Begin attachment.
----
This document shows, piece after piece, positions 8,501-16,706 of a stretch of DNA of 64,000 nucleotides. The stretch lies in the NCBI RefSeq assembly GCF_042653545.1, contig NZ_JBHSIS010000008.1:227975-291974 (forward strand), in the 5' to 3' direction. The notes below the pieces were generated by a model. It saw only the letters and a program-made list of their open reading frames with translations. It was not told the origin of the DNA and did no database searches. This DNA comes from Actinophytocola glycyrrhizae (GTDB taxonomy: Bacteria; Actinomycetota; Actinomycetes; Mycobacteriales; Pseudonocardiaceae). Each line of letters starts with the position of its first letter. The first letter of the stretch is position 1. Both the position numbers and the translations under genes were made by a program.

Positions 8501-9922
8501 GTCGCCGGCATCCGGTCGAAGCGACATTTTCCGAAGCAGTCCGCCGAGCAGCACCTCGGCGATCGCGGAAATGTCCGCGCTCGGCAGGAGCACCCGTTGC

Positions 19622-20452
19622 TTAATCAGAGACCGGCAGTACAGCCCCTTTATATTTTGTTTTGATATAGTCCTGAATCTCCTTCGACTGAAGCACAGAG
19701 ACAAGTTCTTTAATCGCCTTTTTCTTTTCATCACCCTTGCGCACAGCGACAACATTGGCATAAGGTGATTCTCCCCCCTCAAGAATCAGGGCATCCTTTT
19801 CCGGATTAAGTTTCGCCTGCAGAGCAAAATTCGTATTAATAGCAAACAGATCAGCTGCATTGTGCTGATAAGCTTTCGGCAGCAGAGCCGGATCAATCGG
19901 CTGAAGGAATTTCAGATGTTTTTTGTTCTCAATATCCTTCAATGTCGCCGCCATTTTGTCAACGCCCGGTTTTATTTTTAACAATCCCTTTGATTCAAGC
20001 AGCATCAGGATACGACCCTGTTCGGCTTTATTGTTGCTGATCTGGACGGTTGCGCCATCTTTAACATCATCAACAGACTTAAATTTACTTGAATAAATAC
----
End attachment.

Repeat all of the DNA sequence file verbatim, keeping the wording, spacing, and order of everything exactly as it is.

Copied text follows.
This document shows, piece after piece, positions 8,501-16,706 of a stretch of DNA of 64,000 nucleotides. The stretch lies in the NCBI RefSeq assembly GCF_042653545.1, contig NZ_JBHSIS010000008.1:227975-291974 (forward strand), in the 5' to 3' direction. The notes below the pieces were generated by a model. It saw only the letters and a program-made list of their open reading frames with translations. It was not told the origin of the DNA and did no database searches. This DNA comes from Actinophytocola glycyrrhizae (GTDB taxonomy: Bacteria; Actinomycetota; Actinomycetes; Mycobacteriales; Pseudonocardiaceae). Each line of letters starts with the position of its first letter. The first letter of the stretch is position 1. Both the position numbers and the translations under genes were made by a program.

Positions 8501-9922
8501 GTCGCCGGCATCCGGTCGAAGCGACATTTTCCGAAGCAGTCCGCCGAGCAGCACCTCGGCGATCGCGGAAATGTCCGCGCTCGGCAGGAGCACCCGTTGC

Positions 19622-20452
19622 TTAATCAGAGACCGGCAGTACAGCCCCTTTATATTTTGTTTTGATATAGTCCTGAATCTCCTTCGACTGAAGCACAGAG
19701 ACAAGTTCTTTAATCGCCTTTTTCTTTTCATCACCCTTGCGCACAGCGACAACATTGGCATAAGGTGATTCTCCCCCCTCAAGAATCAGGGCATCCTTTT
19801 CCGGATTAAGTTTCGCCTGCAGAGCAAAATTCGTATTAATAGCAAACAGATCAGCTGCATTGTGCTGATAAGCTTTCGGCAGCAGAGCCGGATCAATCGG
19901 CTGAAGGAATTTCAGATGTTTTTTGTTCTCAATATCCTTCAATGTCGCCGCCATTTTGTCAACGCCCGGTTTTATTTTTAACAATCCCTTTGATTCAAGC
20001 AGCATCAGGATACGACCCTGTTCGGCTTTATTGTTGCTGATCTGGACGGTTGCGCCATCTTTAACATCATCAACAGACTTAAATTTACTTGAATAAATAC